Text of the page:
Filling the pews would be the mark that prayer has returned to our homes, that the Infant King has been enthroned in our hearts. It doesn't happen by osmosis, but by sending out zealous preachers, confessors, presbyters. It happens when we lay down our lives for the sheep.

Pray for the peace of Jerusalem! May those who love you prosper!


Sunday, December 24, 2017

Who is God?

I just finished reading one of my Christmas gifts, a small book of 137 pages, which is well worth the read.

God is not Nice
Ulrich L. Lehner
Ave Maria Press, Notre Dame, Indiana, 2017

Two words come immediately to mind for describing this book aimed at giving the reader a handle or help for discovering the true God, the only One Who is worth living for. These words are: witness and diagnosis.

Professor Lehner gives witness to his faith, the faith of a Catholic layman, a husband, a father, a Church historian with lots to say about the Enlightenment period, a teacher in contact with small children in a catechetical setting and predominantly dedicated to his work with university students studying theology. His witness is pondered, it's credible, it is that of a young Catholic man living in our day and time. It is a humble witness lived in a social context at the heart of which is his marriage open to life and love, that is to say to family, to progeny. Ulrich gives witness by who he is together with his dear wife and children to what Church is at its very heart.

{ASIDE: This is not to say that his book is aimed at guys. That is the wealth of describing what he does by using the term witness. Each and all can gain from reading, reflecting and making application in his or her own life.}

The author diagnoses where the dominant "culture" falls short in misrepresenting the God of the Universe, in Jesus Christ the God of our Salvation. He does so by latching on to and going round and round with the catch phrase "God is not nice". In doing so he is a giant step ahead of common discourse, which you often hear berating the so-called "Church of nice". Ulrich rightly perceives and reflects in his God-centered approach to what ails society that the anthropological question is derivative and to my way of thinking a no starter. Moralizing and what not desperately need to take a back seat to the primary question and confession about "Who is God". My faith needs to be fleshed out in the Nicene-Constantinopolitan Creed and in the Catechism of the Catholic Church. There are countless so-called theologians out there who expatiate without having the rudiments of the game down: see here the ultimate tragedy of the Catholic Enlightenment and the scourge of neo-modernism, wreaking havoc with the truth which is ours in Jesus Christ in His Church.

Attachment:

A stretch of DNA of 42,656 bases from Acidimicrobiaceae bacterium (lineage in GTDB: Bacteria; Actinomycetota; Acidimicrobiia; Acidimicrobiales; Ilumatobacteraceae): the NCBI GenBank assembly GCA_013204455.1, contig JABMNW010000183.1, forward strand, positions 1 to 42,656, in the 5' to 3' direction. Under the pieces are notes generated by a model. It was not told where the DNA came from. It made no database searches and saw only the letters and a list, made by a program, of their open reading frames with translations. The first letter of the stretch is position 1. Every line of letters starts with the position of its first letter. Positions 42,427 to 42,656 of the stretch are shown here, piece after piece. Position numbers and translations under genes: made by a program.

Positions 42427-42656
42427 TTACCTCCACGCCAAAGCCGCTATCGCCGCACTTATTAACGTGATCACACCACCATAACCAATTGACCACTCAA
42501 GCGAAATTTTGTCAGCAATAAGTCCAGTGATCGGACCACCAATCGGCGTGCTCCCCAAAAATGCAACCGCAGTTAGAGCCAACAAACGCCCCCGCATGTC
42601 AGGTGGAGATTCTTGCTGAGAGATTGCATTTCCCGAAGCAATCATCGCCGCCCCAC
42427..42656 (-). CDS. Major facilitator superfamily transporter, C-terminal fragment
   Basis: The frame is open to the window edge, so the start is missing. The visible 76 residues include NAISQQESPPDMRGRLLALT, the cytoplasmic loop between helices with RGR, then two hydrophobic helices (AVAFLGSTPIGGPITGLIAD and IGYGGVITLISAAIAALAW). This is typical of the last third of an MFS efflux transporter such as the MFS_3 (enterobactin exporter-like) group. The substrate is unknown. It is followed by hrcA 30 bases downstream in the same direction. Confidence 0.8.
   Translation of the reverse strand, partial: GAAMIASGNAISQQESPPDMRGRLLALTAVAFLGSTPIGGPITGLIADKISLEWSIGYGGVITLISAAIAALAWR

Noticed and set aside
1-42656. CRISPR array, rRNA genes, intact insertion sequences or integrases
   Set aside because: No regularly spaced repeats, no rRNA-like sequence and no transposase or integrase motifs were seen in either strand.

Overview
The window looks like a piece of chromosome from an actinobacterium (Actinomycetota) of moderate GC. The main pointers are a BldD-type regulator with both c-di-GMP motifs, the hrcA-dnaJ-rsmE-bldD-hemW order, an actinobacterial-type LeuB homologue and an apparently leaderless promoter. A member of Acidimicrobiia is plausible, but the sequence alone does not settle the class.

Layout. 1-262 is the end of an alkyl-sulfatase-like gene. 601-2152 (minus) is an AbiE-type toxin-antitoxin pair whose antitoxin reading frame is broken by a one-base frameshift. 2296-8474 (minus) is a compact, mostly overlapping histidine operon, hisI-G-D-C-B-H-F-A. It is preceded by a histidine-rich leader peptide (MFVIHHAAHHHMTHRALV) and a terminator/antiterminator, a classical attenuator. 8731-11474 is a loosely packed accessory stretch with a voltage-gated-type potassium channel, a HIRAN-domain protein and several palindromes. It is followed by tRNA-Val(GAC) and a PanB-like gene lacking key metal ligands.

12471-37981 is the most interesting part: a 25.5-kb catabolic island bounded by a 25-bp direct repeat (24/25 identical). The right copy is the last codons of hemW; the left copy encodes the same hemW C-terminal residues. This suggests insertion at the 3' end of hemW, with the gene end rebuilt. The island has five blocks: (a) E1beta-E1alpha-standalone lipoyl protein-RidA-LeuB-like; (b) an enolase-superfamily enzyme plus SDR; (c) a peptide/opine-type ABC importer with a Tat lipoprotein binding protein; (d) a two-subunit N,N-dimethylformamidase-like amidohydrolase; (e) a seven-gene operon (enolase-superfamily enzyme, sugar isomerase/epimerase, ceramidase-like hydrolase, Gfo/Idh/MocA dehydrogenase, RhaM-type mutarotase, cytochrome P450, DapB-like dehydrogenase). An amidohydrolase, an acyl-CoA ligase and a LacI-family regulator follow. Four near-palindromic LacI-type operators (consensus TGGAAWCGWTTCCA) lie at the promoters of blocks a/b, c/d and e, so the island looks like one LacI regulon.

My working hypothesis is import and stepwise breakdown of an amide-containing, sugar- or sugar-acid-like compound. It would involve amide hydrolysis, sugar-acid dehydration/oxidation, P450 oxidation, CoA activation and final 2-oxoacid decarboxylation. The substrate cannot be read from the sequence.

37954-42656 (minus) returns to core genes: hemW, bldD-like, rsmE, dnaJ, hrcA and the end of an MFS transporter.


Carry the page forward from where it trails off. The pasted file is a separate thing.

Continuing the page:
Lehner's book is born as much as anything from his classroom experience. It represents a reasoned approach more than a jousting tournament or a name calling contest with the dominant "culture". It is born of compassion toward those who have gone astray from fundamentals. It is not a new synthesis, not a gantlet thrown down as a challenge, but a hand extended in love by a man who lives his Catholic faith.

With best wishes for a rediscover of Who God is, born in Bethlehem, to us and for us given! Merry Christmas!


Tuesday, December 12, 2017

Pietà - from Violence back to Nurturing Compassion

Of all things on the great feast of Our Lady of Guadalupe, this heart-wrenching image of Adam and Eve mourning the death of their son Abel, the just, came crowding into my mind. I think I know why. 

This pain is closer to most of us than is the tenderness of the Guadalupana toward Juan Diego and the peoples of the Americas held bound by the circle of violence set in motion in the course of the Conquista. Had she not come and shown herself a sister and a mother of boundless compassion, the death's of countless Abels would have left so many Adams and Eves in their tears and a whole hemisphere wrapped in a mourning cloak. Not chance but Divine Providence in the intervention in time of the Mother of God changed mourning into dancing and for over half a millennium without flagging.

Guadalupe continues today to radiate hope and promise for a fallen world. The immediacy of whatever our pain may be deprives us of experiencing the tenderness of the beautiful young woman on the hill of Tepeyac. For not being touched by her in our anguish or simple torment, we fail to obey her simple but insistent plea, we miss the tilma, the roses and love's lightning conquest of a world for Her Son.

This arid pietà depicting our first parents with their dead son, depicting the devastating effects of a fratricide from the dawn of creation and confirming God's judgment on the worthlessness of Cain's feigned sacrifice, looms big and leaves me powerless. In the extreme, it illustrates my loss of words before people's pain at gross injustice suffered here and now.

I guess all I can do, or rather the best which I can do, is humbly beg the lovely Morena to come again and touch hearts with a gentle word and a bouquet of roses.

Sunday, December 10, 2017

Older and Better

I guess it would be fair enough to say that blogs are within the scope of propriety even if in a very public sphere they offer personal, bordering on intimate, reflections. With the wonderful celebrations at the Basilica in Fribourg on 8 December, I guess you could say that my heart is overflowing and I must speak.

2017 here in Switzerland has gifted me with three occasions, all of them Marian, to celebrate the Traditional Latin Mass: in Fischingen, a Pontifical High Mass on the occasion of a pilgrimage for the Fatima Centenary, a Missa Praelatitia in Sankt Pelagiberg for the Holy Name of Mary, and now for the Immaculate Conception a Pontifical High Mass in the Basilica Notre Dame de Fribourg. These three moments have had their positive, yes warming and reassuring impact on my heart. No doubt a person has to do something to prepare his heart to receive them in this way, but in any case, the Tradition, or should I say the Blessed Mother has won my heart in most delicate fashion.